by Annie Hasz
Pat your species on the back. We humans are almost as capable as bacteria in adapting to all of earth’s environments. And, like those early bacteria that converted the planet’s atmosphere into an oxygen bonanza, we are masters at manipulating ecology. Our variety of manipulation is understood to be unnatural. It automatically places us outside the community of other life forms that unconsciously understand how to live within their limits.
The key manipulation—the one that has allowed for our population explosion, division of labor, urbanization, centralization of power, and our wildly complex culture—is agriculture. The model of subsistence that best satisfies capitalism is an industrialized agriculture, where ecologies are simplified and human control is maximized. But, what a monumental bummer:he more we simplify natural systems to suit our needs, the more rapidly we destroy our life support systems.
The promise of permaculture is that sustaining human populations need not be an environmentally destructive act. Humans can consciously re-enter the ecology and even increase health and biodiversity with their actions.
“The only ethical decision,” says permaculturalist Bill Mollison “is to take responsibility for our own existence and that of our children’s.” Only through cooperation, an acknowledgement of the intrinsic worth of people and all other living beings, and an understanding of ecological principles can we create food systems that allow our species and other life to survive and thrive on this planet. The idea of permaculture design is to create highly diverse, perennial, edible landscapes in which a person need only take a short walk-and-gather to fulfill the majority of their subsistence needs. This is the woods of our ancestors in concentrated form, with the goodies at our fingertips. Imagine: a garden that looks as profuse and wild as a natural system that is also chock full of berries, fruit, nuts, and perennial vegetables. Once established, such a food system is intended to function with minimal human maintenance, just like a natural ecology.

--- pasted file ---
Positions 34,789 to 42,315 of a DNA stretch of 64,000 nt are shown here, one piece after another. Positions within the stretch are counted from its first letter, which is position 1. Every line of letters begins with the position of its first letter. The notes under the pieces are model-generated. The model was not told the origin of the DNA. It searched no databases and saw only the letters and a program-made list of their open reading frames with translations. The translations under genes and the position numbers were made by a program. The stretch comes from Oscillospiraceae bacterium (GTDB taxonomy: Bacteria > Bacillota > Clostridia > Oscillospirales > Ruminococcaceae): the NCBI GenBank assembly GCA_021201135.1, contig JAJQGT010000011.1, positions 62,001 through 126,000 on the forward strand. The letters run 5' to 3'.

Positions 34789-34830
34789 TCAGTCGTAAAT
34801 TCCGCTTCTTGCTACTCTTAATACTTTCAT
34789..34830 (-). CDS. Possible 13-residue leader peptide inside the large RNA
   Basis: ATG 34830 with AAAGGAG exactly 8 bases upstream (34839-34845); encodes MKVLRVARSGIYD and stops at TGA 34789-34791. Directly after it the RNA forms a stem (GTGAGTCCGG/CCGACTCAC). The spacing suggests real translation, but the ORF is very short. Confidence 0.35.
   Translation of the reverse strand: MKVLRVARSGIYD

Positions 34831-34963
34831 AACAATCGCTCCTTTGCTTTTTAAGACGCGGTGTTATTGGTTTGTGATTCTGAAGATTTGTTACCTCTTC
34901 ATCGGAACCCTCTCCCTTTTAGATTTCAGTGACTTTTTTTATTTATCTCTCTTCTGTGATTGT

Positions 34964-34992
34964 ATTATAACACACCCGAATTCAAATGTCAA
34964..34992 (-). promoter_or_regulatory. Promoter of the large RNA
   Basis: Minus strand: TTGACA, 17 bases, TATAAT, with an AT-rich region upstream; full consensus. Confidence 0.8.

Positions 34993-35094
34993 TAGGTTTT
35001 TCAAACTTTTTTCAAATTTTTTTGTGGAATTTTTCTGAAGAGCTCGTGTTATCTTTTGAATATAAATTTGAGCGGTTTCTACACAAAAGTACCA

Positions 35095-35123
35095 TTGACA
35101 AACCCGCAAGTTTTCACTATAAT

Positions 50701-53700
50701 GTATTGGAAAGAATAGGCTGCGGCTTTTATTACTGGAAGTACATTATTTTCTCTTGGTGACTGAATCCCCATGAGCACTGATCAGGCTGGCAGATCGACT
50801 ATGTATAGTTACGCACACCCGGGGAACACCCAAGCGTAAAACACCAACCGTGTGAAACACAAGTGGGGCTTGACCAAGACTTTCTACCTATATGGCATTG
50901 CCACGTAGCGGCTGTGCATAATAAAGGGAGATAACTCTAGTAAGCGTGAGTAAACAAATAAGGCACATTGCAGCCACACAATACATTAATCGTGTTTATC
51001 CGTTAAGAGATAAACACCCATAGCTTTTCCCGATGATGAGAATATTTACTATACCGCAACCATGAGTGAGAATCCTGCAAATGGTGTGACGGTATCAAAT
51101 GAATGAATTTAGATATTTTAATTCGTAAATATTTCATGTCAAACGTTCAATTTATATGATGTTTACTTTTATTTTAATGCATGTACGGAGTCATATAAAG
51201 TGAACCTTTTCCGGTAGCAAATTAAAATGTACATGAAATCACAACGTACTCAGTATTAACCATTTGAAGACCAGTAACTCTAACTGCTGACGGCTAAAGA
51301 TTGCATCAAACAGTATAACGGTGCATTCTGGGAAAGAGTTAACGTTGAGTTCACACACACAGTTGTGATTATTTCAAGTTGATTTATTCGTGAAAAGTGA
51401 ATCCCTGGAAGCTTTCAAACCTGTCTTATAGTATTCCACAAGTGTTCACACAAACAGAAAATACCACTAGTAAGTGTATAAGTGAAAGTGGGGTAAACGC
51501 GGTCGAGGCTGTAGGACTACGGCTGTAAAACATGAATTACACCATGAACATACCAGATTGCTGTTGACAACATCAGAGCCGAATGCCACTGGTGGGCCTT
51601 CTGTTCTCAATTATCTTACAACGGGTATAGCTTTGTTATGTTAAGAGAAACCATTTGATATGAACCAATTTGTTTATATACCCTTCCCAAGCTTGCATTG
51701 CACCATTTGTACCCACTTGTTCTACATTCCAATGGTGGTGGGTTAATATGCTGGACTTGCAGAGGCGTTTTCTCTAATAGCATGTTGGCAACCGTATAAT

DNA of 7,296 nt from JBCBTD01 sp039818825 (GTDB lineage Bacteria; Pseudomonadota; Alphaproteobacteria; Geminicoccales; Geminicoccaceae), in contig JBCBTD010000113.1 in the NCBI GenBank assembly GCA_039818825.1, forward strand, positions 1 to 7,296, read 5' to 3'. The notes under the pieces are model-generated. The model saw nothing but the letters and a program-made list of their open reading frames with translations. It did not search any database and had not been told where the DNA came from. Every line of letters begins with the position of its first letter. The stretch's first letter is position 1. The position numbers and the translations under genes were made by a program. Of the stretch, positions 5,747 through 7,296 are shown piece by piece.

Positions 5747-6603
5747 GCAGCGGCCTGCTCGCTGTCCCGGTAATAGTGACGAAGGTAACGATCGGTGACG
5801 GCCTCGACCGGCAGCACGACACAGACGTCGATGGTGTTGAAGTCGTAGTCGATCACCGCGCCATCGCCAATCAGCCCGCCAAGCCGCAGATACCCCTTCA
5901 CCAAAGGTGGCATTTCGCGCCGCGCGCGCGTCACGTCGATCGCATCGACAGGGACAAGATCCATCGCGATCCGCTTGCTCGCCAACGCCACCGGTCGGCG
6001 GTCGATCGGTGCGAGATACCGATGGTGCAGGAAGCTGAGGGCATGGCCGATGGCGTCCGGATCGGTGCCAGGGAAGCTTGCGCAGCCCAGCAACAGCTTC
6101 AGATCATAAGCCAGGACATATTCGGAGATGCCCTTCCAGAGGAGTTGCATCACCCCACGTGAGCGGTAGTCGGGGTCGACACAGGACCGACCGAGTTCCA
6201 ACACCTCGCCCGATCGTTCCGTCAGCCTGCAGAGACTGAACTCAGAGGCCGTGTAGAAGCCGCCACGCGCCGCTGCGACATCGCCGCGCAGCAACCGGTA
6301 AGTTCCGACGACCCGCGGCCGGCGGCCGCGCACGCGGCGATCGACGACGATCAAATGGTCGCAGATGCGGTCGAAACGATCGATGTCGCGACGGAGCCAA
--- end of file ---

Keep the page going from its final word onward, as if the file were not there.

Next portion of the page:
Look around. The ecological fabric of the Lehigh Valley is full of jagged rips where humans have laid forests flat and covered living soil with asphalt, strip malls, monoculture. These are ecological deserts that an application of permaculture design might be able to restore. The goals of permaculture excite our ideals:he vision is intensely inspiring and unavoidably awakens dreams of a return to the Garden of Eden. But before we get carried away, let’s experiment and apply. Let’s see if these dreams can grow.
Annie Hasz is a student and farmer who resides in South Bethlehem.
(Originally published in the Alliance’s 2008 Directory of Organizations That Promote Sustainable Communities.)
More Voices of the Valley essays from Sustainable Lehigh Valley.